Liz Truss outlines planned trade deal with India
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UK Government ministers are just weeks away from closing in on a Free Trade Agreement with the British Commonwealth member. International Trade Secretary Liz Truss considers the first major post-Brexit trade deal a “crunch point” with a desire to finalise the terms at June’s G7 conference in Cornwall.
However, ministers from the devolved Scottish and Welsh governments spoke out against fears it could damage the UK farming industry.
Ms Truss is understood to be under pressure to grant tariff-free access for farmers in Australia and New Zealand in order to secure the new trade deals.
But Scottish and Welsh ministers are concerned that doing so could spark a backlash from the UK farming industry due to the impact of potential zero-tariff imports of lamb and beef.
George Eustice and Michael Gove have also backed the concerns from the devolved nations causing a split in the cabinet, the Financial Times initially reported.
When asked if there were any divisions this afternoon by Express.co.uk, senior sources in the Department for International Trade did not deny there were.
Vaughan Gething MS, Welsh Economy Minister, said: “Farmers and food producers play a crucial role in our society, economy and environment.
“We have been very clear with the UK Government that any new trade deals must not cause an un-level playing field, by giving food importers with lower standards an economic advantage in our market compared to our own producers.”
John Swinney MSP, Deputy First Minister of Scotland, said: “This proposed deal is a huge threat to Scottish agriculture.
“It will devastate the hill farming communities I represent and no self-respecting UK Government could sign this.”
Jim Fairlie, SNP MSP for Perthshire South, said: “Rather than safeguarding our world-class Scottish produce and protecting consumers, the UK government is preparing to sell them out for a post-Brexit trade deal that could inflict untold damage on the industry.
“The Tories must urgently confirm that they will not throw our farmers under the bus by sacrificing world-class Scottish produce in pursuit of post-Brexit trade deals.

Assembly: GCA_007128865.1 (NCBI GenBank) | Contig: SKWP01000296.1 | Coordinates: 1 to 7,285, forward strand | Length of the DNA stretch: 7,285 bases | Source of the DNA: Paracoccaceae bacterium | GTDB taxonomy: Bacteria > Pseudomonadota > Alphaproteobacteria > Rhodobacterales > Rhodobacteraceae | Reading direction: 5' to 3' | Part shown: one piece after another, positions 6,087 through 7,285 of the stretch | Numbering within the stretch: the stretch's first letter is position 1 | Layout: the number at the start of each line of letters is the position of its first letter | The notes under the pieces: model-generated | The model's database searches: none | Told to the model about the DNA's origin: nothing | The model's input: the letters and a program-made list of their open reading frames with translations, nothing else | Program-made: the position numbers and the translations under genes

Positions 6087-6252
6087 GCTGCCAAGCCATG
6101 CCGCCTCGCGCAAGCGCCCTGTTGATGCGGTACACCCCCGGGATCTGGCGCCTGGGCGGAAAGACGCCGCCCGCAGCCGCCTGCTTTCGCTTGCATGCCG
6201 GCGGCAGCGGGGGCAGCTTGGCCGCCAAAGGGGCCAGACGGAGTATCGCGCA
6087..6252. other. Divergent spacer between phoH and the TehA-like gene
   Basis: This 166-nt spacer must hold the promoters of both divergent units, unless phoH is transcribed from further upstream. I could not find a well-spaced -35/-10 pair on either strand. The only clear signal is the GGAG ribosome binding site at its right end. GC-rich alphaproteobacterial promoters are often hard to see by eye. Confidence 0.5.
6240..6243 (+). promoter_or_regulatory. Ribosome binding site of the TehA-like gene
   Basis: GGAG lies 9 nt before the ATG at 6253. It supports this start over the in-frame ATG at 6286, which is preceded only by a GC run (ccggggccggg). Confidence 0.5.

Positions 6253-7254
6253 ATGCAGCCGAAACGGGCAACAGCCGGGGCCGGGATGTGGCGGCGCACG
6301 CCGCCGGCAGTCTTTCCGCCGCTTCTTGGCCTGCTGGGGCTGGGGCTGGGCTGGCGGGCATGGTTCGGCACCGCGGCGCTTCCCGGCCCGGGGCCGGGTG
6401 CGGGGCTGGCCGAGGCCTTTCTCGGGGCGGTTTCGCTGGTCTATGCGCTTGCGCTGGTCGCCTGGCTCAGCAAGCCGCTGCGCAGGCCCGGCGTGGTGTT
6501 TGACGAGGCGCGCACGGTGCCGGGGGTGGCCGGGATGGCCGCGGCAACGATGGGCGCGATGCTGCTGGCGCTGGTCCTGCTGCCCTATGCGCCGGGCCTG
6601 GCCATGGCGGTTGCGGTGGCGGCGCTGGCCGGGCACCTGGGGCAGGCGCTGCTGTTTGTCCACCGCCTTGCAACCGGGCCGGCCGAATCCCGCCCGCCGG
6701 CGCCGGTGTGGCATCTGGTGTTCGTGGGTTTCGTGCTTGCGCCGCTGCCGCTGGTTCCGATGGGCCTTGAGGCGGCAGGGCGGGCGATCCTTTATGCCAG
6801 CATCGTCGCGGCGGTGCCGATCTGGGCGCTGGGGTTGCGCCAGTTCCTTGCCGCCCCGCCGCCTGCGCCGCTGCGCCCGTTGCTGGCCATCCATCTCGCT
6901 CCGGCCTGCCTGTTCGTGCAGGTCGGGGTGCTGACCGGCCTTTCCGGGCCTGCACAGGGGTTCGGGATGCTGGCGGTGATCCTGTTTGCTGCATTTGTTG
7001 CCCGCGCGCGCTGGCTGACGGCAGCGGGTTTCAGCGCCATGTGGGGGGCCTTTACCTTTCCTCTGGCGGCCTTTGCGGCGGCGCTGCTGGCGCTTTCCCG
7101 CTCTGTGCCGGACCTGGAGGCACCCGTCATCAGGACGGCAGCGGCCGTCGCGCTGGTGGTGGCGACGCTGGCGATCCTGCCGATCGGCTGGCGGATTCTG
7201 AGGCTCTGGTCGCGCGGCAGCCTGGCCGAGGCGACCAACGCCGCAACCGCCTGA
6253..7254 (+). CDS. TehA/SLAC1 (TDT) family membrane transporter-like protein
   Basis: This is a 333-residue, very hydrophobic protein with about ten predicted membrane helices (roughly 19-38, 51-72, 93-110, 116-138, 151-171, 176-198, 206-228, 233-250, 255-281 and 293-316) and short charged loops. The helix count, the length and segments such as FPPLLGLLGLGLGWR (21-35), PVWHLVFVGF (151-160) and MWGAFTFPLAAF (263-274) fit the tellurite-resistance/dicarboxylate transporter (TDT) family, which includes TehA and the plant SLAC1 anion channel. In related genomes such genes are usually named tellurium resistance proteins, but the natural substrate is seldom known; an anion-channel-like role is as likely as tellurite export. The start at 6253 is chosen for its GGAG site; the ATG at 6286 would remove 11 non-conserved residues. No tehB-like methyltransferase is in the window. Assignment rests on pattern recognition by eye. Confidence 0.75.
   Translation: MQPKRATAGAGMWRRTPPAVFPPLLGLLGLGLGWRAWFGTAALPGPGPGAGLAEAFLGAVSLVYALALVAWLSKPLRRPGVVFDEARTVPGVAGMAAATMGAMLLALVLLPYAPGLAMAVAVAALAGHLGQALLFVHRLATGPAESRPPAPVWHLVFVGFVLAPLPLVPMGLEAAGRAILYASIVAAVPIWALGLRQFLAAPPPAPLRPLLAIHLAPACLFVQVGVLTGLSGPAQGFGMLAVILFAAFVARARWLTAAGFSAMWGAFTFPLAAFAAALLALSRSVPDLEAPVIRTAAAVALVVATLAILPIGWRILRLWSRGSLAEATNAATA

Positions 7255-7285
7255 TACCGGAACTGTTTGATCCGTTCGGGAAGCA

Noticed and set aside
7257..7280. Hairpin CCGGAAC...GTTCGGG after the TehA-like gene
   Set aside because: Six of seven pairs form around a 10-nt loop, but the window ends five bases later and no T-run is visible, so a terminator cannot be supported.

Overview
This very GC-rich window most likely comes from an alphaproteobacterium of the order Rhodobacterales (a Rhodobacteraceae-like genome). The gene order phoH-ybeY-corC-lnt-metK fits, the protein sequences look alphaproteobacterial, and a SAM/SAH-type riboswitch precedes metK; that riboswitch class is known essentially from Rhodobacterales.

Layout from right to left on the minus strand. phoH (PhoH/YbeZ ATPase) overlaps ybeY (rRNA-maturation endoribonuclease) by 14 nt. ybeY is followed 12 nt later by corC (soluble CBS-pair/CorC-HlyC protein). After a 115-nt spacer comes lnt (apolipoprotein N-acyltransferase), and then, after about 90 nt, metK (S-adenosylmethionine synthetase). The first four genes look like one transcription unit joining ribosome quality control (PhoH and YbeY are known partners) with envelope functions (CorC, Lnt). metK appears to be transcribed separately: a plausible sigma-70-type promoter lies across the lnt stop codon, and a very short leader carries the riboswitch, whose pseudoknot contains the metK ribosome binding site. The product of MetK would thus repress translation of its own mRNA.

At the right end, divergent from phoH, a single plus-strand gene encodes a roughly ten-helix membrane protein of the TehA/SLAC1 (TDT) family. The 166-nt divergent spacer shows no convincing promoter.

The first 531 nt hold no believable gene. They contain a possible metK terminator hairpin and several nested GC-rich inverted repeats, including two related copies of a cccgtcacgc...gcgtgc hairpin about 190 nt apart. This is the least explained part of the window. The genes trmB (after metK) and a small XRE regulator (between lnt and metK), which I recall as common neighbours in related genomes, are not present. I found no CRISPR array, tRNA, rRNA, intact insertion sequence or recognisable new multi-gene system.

“Anything less than that would be simply unforgivable.”
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English, Welsh and Scottish farming chiefs also held crisis talks today over the prospect of British farming struggling to compete if zero-tariff trade on lamb and beef goes ahead.
A meeting of the UK Farming Roundtable, which includes 19 farming bodies took place this afternoon.
All 19 organisations said the UK was a “global leader in sustainable farming” and made clear this “could not be comprised.”
NFU Scotland President Martin Kennedy said: “We share the concerns expressed regarding the Australia FTA negotiations.
“Scotland’s beef, dairy, sheep and grain sectors are particularly exposed should a deal be rushed through with Australia that fails to strike the right balance.”
National Farmers’ Union (NFU) president Minette Batters, said: “We know that if we’re to open up the opportunities of new markets overseas for UK farmers, we will have to offer greater access to our own markets in return.
“However, this trade-off needs to be balanced, and we need to make sure concessions to our hugely valuable home market are not given away lightly.
“There is a very real risk that, if we get it wrong, UK farming will suffer irreversible damage rather than flourish in the way we all desire, to the detriment of our environment, our food security and our rural communities.”
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But this afternoon, Downing Street said negotiators were discussing the “final elements” of a deal and that they hoped to get an agreement in principle by June.
The PM’s official spokesman said today: “The Government is united in wanting to secure an ambitious free trade deal with Australia that benefits businesses across the UK.
“Any agreement will include protections for the agricultural industry and won’t undercut UK farmers or compromise our high standards.”
Australian authorities say two-way goods and services trade between Australia and the UK was valued at £17 billion in 2018-19, but UK officials say the 2021 deal is worth significantly more at approximately £20billion.
Under the deal, products such as Scottish Whisky can be exported to Australia tariff-free in a boost to UK producers whilst cheaper meat and wine products could be exported by Australia to the UK.
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